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Data Breach

A data breach occurs when confidential, private or protected information is copied, transmitted, viewed, stolen, altered or used by an individual not authorized to do so. It can also be known as unintentional information disclosure, information leak or data spill.

When a company experiences a data breach, it can have serious consequences. Consumers will stop purchasing from that business and will move to a competitor that takes security seriously. It can cost the company money, as well as damage its reputation and lead to legal action.

A number of large companies have experienced data breaches in recent years. For example, dating website Ashley Madison was hacked in 2015 and the customer details were leaked onto the internet, leading to extortion attempts against people whose names were revealed. Facebook suffered a data breach in 2018 when internal software flaws allowed hackers to access 29 million users’ personal details, including names, email addresses and passwords. In the case of Equifax, a 2017 hack saw them lose data from 147 million customers, including their names, addresses, Social Security numbers, dates of birth and drivers’ licences.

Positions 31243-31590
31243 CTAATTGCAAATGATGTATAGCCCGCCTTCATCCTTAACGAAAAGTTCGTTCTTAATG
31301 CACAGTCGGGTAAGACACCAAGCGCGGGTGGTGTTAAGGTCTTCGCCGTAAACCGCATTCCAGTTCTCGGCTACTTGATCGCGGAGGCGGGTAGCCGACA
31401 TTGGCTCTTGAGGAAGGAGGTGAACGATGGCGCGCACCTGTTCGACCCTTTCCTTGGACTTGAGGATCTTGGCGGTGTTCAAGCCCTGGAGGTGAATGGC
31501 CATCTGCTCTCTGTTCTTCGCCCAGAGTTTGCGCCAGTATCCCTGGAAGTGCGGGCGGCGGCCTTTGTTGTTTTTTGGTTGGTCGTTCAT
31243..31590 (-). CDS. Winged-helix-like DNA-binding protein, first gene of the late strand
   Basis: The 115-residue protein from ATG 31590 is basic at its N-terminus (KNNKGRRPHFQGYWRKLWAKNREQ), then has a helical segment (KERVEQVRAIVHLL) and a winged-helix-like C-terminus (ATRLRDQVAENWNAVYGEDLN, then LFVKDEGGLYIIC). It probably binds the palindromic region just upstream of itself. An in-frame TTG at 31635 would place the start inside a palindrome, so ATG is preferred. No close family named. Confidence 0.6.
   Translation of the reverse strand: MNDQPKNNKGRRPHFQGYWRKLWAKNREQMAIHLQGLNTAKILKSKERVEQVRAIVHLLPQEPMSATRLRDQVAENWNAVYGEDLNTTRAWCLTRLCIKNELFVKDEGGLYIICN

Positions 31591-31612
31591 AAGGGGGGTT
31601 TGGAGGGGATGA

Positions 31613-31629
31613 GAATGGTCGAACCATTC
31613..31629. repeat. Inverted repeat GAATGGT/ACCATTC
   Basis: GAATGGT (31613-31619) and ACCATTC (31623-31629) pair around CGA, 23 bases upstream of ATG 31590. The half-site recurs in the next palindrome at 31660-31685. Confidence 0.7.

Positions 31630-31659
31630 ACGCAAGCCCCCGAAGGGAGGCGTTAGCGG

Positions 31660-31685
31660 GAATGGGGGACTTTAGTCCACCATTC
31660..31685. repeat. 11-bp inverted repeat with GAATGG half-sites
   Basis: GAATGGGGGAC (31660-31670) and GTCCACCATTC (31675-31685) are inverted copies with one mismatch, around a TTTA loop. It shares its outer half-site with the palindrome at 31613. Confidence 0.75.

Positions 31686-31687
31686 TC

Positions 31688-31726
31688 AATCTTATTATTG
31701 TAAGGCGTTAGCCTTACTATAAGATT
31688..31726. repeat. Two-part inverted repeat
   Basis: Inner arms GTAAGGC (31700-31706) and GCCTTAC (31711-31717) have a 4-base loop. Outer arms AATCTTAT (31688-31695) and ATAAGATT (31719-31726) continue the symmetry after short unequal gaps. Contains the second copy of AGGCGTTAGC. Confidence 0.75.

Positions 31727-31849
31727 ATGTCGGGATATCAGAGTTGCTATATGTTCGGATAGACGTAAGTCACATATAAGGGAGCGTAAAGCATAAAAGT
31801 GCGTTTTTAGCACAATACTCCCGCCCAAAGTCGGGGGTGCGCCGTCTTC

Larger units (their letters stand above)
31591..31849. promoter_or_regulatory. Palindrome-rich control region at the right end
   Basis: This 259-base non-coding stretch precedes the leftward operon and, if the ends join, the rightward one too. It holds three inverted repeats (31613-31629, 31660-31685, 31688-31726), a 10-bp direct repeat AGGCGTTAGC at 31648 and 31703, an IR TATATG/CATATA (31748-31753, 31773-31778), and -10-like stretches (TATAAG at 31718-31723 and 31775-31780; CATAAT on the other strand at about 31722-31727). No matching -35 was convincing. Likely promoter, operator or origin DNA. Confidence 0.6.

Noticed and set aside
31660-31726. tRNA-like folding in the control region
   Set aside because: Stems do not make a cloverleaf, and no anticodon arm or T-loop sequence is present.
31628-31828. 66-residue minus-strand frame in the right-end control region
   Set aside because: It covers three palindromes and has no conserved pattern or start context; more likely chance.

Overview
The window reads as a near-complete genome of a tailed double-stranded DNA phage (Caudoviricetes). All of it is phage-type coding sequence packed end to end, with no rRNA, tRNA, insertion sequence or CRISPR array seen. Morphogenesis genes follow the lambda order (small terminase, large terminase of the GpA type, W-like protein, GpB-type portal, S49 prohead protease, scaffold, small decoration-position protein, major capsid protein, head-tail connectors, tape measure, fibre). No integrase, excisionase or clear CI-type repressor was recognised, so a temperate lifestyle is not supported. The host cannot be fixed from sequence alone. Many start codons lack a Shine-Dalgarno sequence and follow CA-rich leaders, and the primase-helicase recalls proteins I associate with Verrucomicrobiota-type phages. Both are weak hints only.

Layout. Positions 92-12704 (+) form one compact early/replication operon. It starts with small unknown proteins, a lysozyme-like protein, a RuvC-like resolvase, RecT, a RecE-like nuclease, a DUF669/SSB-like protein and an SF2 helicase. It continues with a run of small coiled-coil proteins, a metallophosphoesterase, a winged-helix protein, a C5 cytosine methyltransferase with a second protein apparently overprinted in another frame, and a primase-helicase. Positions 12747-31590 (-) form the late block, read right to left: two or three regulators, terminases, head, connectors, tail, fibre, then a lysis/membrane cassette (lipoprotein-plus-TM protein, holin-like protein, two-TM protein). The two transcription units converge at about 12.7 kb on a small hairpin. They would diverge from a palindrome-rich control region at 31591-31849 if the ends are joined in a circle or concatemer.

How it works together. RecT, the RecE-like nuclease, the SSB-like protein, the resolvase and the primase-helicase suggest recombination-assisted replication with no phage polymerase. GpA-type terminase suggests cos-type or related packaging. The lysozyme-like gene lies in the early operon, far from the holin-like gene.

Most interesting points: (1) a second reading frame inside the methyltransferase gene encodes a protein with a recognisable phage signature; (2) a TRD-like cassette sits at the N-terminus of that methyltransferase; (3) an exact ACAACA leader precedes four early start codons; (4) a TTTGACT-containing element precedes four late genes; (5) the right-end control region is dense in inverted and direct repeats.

A common cause of a data breach is a malicious insider. This is an employee who has unauthorized access to data and shares it with third parties for their own benefit, such as using it to commit financial fraud or embezzlement. Other causes can include human error, such as a worker carelessly leaving a laptop in a public place (for example Apple’s 2011 data breach when Gizmodo got its hands on prototypes of the next-generation iPhone). Ultimately, a business must have a clear plan to respond to a cyber attack, and this includes notifying all affected individuals.